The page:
- Associated Press - Monday, March 10, 2014

BISMARCK, N.D. (AP) - One organization wants to make solar power feasible for Burleigh County residents.

North Dakota Renewable Energy Society, a three-person-led nonprofit, has launched Solarize Burleigh County, a community-wide bulk purchase campaign for homeowners and businesses to affordably install solar panels.

North Dakota has more sunlight than any other state along the Canadian border and the long summer days have great solar electricity potential, according to the Natural Re-sources Defense Council, a national environmental action group

Most of North Dakota has an average solar energy density of 4 to 5 kilowatts per hour per square meter each day. Energy density is the amount of energy stored in a given system or region.

“We do have a solar resource,” Andrea Pfennig, community service program administrator at the North Dakota Department of Commerce, told The Bismarck Tribune (http://bit.ly/1llTPCG).

However, there are very few solar installations in the state. The Resources Defense Council website said the U.S. Energy Information Administration reports shipments of photovoltaic cells to North Dakota totaling only 31kilowatts and 3,622 square feet of solar thermal collectors in 2008 and 2009.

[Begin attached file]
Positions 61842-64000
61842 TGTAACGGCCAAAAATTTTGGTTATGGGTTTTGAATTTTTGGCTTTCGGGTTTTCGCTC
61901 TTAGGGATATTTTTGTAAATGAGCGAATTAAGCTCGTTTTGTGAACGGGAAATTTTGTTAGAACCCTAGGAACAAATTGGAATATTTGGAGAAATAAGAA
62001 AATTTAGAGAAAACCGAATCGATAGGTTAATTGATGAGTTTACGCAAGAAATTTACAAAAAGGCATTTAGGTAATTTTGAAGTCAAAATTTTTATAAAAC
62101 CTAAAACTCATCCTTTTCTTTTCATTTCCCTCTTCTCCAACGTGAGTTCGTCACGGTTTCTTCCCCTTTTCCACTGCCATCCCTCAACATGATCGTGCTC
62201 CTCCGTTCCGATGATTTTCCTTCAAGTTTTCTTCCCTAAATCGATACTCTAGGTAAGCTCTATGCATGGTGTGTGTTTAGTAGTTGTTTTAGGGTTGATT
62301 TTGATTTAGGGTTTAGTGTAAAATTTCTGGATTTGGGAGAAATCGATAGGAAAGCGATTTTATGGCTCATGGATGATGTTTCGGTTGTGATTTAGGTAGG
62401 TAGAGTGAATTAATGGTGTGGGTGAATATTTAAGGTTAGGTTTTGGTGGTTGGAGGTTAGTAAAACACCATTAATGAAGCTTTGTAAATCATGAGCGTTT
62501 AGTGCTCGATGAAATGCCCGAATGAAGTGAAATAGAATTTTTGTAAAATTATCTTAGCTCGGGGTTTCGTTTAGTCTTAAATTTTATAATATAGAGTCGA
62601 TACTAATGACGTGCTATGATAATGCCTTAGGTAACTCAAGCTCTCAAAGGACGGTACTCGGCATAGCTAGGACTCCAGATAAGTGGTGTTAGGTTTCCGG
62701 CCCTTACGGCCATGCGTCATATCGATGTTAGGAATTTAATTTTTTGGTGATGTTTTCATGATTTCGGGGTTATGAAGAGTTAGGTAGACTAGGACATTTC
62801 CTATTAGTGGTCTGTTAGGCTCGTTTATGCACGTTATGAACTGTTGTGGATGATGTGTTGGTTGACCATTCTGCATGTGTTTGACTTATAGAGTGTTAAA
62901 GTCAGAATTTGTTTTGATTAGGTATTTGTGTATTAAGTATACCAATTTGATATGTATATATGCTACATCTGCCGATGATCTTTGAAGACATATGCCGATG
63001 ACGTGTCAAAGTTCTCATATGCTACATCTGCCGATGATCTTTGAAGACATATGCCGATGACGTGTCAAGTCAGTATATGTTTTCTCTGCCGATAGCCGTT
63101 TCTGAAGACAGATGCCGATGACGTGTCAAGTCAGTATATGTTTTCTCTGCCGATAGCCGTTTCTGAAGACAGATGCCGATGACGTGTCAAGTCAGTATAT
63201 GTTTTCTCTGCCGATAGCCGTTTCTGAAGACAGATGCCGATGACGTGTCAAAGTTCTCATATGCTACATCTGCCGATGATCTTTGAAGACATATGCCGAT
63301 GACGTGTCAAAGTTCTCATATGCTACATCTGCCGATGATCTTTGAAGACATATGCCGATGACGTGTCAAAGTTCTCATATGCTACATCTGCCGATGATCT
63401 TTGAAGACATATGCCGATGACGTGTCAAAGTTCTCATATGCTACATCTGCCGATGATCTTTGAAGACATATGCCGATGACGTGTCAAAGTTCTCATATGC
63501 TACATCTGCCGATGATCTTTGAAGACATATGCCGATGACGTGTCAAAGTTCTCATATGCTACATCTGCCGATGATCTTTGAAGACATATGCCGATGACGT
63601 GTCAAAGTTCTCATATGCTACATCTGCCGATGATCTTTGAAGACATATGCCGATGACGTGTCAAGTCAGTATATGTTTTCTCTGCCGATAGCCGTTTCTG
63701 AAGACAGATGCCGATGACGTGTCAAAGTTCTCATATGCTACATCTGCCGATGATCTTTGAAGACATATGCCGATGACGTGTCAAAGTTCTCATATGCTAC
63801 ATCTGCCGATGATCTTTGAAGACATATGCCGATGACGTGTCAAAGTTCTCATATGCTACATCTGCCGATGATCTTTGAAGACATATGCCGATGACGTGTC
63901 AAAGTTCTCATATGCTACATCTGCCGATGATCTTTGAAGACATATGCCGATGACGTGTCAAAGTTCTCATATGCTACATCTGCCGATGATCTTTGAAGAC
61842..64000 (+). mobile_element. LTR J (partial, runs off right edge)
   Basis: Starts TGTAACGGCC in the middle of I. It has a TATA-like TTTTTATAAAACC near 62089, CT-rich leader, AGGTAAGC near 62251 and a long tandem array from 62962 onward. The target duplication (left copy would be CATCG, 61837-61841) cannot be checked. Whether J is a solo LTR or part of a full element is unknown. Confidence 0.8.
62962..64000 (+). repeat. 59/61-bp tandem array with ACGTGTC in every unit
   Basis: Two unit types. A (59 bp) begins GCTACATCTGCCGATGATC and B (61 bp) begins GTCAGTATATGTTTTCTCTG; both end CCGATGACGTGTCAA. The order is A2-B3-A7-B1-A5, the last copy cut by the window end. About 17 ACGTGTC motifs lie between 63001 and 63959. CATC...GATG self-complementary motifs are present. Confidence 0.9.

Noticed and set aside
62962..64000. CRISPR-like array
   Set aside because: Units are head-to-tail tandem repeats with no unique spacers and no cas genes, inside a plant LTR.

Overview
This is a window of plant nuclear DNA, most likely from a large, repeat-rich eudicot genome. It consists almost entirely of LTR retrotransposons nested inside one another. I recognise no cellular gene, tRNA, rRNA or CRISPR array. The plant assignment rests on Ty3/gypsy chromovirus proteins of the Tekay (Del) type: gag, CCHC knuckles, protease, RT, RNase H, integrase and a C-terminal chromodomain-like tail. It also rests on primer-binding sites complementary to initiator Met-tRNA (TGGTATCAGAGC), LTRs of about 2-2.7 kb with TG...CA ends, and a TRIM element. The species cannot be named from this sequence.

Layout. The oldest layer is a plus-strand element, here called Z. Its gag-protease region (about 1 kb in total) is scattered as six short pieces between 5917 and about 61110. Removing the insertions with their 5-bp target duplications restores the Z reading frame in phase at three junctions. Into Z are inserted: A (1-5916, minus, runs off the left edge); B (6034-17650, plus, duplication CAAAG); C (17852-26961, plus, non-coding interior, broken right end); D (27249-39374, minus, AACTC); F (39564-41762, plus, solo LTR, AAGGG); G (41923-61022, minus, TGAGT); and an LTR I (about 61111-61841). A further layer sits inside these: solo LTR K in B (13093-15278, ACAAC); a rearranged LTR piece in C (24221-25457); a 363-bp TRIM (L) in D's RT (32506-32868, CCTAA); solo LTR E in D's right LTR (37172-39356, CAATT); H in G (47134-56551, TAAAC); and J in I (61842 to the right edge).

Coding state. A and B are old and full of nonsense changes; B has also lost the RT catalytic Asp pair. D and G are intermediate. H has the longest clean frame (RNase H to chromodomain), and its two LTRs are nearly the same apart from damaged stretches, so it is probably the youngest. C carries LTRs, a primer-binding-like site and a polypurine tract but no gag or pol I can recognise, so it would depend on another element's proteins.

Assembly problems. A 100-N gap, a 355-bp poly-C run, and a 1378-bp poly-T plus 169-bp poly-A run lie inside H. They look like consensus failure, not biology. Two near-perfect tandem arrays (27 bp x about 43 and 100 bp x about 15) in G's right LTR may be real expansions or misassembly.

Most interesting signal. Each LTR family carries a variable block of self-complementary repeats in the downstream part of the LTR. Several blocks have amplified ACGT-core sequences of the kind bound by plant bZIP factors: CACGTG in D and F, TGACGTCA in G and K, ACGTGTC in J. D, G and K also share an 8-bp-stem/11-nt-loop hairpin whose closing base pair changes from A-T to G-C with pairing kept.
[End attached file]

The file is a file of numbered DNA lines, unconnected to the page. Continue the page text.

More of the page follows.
Pfennig, who administers two state-funded energy programs, said most of the solar projects done in the state are pretty small.

For the current fiscal year, the State Energy Program is helping fund two solar projects. Turtle River State Park is installing a solar light system to power the park entrance sign and street lights in the campground area. Fort Ransom State Park is installing solar-powered exhaust vent fans for outhouses.

The State Energy Program is typically used by state and local government entities and some nonprofits. The program has $300,000 of state and federal funds for the fiscal year, which have been all distributed among 10 projects. Funding is renewed in June, Pfennig said.

Past projects include photovoltaic lighting systems for signs at Cross Ranch State Park and the State Hospital in Jamestown, a photovoltaic water pumping system at Cross Ranch State Park and solar designs for homes constructed by the Bismarck State College carpentry program.

Another popular solar panel use in North Dakota is running livestock wells in remote locations on farms. Verendrye Electric Cooperative has installed hundreds in the six-county area it serves around Minot. For farmers, the solar panels are far more cost-effective than paying to extend power lines.

The Medora Corp. sells its Solar Bee system of solar-powered water mixers used in water treatment processes. Basin Electric Power Cooperative also has shown interest in adding solar power to its energy mix.

Pfennig said perceptions and cost are what have limited the spread of solar power in the state.

“We have a cold climate and people think solar won’t work up here,” she said.

It also has been expensive, especially when compared with coal-fired power. North Dakota Renewable Energy Society Secretary-Treasurer John Wanecke said by buying wholesale in bulk, cost will be less of a factor. He said the systems typically cost $20,000 to $25,000 but Solarize Burleigh County would be $14,000.

Story Continues →